Can you relate to the ever-present pull of the internet when you want more information? After all, when your child is sick, you feel helpless as a parent. You want to do everything you can to make them feel better.
But what happens when it isn’t as simple as putting them in a lukewarm bath or giving them some Tylenol?
For me, it’s a constant internal battle not to over-research when it comes to treatment options for my oldest. She has a rare form of epilepsy called ESES. It results in an extremely high level of brain activity during non-REM sleep. This activity causes all sorts of other challenges during waking hours.
After three overnight EEGs in the hospital to observe her and two intense medications to try to stop the ESES, we have only a couple of other treatment options . . . or so my frenemy says.
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The neurologists have been somewhat communicative with us following her EEGs and have mentioned a couple of other potential treatments. The doctors haven’t gone into great detail about those treatments yet. We’ve been left to wait until the medications are out of her system and she is back to a “baseline.” Then we can discuss next steps.
You know who has gone into great detail about those potential treatments, though? My dear frenemy, the Internet.
“She” tells me that we can try a ketogenic diet or neurosurgery and that we have exhausted all other options. “Okay,” I tell myself. “If these are the only options left, then I need to know everything there is to know about them.”
“She” tells me that the keto diet has been shown to have very encouraging results as an alternative form of treatment for seizure disorders and epilepsy. This leads me down the rabbit hole of learning about the keto diet. After all, it is far less anxiety-inducing to consider a change in diet than to consider my child having brain surgery.
Keep in mind that this is for a five year old!
Have you met a five year old before? If you’re reading this, then I’m confident the answer is “yes” and that they were likely snacking on a bag of goldfish or eating a plate full of buttered noodles while you were talking to them, neither of which would be allowed on a keto diet.
After all of my late-night research sessions with my oh-so-knowledgable frenemy, I am fairly confident that the neurologist is going to recommend the keto diet. They might mention the possibility of neurosurgery. But, I feel that it is safe to assume that is going to be a “last resort” sort of option.
“Okay, we can do this,” I tell myself, thinking about having to prepare multiple separate meals for her every night.
In the back of my mind though, still looms this comment from the doctor the last time we spoke:
“Let’s regroup in a few weeks and decide if we think further treatment is needed, or if she can just live with ESES.”
Excuse me? Just live with this crazy form of epilepsy and continue to see stagnant development and deal with calls from her school about behavioral problems (which, yes, are a result of the ESES), and, and . . . No thanks. That is NOT an option for my child.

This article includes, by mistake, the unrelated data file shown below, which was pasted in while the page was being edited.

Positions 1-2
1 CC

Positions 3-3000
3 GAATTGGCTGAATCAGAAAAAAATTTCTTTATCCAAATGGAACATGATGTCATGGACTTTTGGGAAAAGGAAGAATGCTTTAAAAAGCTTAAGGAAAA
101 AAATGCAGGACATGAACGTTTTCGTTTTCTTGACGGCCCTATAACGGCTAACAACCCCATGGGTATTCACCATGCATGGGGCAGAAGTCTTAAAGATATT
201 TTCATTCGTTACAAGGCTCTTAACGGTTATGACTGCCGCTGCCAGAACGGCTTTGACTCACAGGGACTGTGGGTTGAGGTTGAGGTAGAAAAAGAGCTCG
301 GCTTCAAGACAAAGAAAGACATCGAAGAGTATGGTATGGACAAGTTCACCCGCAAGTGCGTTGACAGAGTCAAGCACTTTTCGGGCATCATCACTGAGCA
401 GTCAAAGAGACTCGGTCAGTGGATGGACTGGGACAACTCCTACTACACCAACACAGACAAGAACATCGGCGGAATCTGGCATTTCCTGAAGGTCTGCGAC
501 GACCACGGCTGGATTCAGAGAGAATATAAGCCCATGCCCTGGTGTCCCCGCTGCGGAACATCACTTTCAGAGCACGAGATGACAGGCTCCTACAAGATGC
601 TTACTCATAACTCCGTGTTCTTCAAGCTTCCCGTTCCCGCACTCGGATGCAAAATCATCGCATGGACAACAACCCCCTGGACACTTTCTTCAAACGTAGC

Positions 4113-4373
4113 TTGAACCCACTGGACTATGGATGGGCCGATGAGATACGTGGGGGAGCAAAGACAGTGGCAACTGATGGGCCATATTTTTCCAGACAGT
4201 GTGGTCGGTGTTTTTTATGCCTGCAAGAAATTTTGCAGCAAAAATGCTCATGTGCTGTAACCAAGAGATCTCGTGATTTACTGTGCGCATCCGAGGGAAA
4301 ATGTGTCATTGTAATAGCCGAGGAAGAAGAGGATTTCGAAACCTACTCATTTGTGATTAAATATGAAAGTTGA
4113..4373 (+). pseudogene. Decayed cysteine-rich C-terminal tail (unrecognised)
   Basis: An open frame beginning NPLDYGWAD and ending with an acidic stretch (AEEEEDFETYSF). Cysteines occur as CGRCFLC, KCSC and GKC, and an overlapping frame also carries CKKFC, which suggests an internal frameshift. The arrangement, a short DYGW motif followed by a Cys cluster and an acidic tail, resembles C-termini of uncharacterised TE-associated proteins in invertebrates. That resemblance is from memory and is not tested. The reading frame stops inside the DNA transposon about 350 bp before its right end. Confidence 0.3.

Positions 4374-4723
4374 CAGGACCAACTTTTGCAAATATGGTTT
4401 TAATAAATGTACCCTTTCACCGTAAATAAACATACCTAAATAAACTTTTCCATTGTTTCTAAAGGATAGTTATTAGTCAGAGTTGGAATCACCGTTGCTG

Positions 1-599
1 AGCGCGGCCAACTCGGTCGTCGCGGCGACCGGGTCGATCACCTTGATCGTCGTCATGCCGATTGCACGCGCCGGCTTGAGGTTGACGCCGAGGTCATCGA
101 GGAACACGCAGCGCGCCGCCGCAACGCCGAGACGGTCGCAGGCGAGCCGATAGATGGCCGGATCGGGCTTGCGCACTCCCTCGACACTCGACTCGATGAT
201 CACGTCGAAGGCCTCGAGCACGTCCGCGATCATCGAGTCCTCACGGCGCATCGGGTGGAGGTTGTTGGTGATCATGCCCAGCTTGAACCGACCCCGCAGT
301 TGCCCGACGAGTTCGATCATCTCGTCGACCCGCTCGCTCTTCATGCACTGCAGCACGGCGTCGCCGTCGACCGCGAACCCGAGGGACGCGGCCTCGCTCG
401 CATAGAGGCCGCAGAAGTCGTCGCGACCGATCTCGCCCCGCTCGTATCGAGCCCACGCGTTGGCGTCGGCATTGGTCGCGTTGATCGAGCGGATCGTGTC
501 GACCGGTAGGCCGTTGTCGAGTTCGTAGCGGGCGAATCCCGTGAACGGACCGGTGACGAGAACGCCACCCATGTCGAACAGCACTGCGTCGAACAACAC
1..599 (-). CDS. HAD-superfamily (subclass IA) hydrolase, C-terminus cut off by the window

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With that comment lingering for the longest eight weeks of my life, aside from maybe when I was in my last trimester of pregnancy, I can’t stop wondering about who is researching ESES and where should we go for a second opinion if the neurologist makes that recommendation.
Unfortunately, even my frenemy cannot seem to help me with this one.
I finally have to tell myself to just stop. I’m tired. My mind is tired. My brain hurts from trying to find all of the answers. And my body is physically exhausted from spending too many late nights on this.
Thanks to my frenemy, I have educated questions to ask the neurologist when the appointment arrives. And I will be ready to listen with an open mind. Will I follow the doctor’s recommendations blindly? Certainly not. I also won’t go in thinking that the internet and I know better than someone who has studied for half his life to make these sorts of recommendations.
The need to keep from using “Dr. Google” to diagnose our children is something that all parents have to manage. For parents of seriously ill or disabled children, it is even more important AND even more difficult to manage. Advocating for our children, in some form, is something that many of us will face or have faced.
It can be hard to know when you’re crossing the line and thinking that you know better than the experts because of what you’ve found on the internet.
“She” can empower us to ask great questions and can equip us with the confidence to speak intelligently on new topics. But “she” can also be incredibly dangerous. Internet research is opening Pandora’s box. It is Adam and Eve eating from the tree of the knowledge of good and evil. It is a snowball rolling down a hill.
Be smart, thoughtful, and patient, mamas. Trust your gut and never be afraid to advocate for what your child needs. Know that the answers will come with time and that not all answers that our “frenemy” gives us should be trusted.
The opinions expressed in this post are those of the author. They do not necessarily reflect the official policy or position of ABQ Mom, its executive team, other contributors to the site, its sponsors or partners, or any organizations the aforementioned might be affiliated with.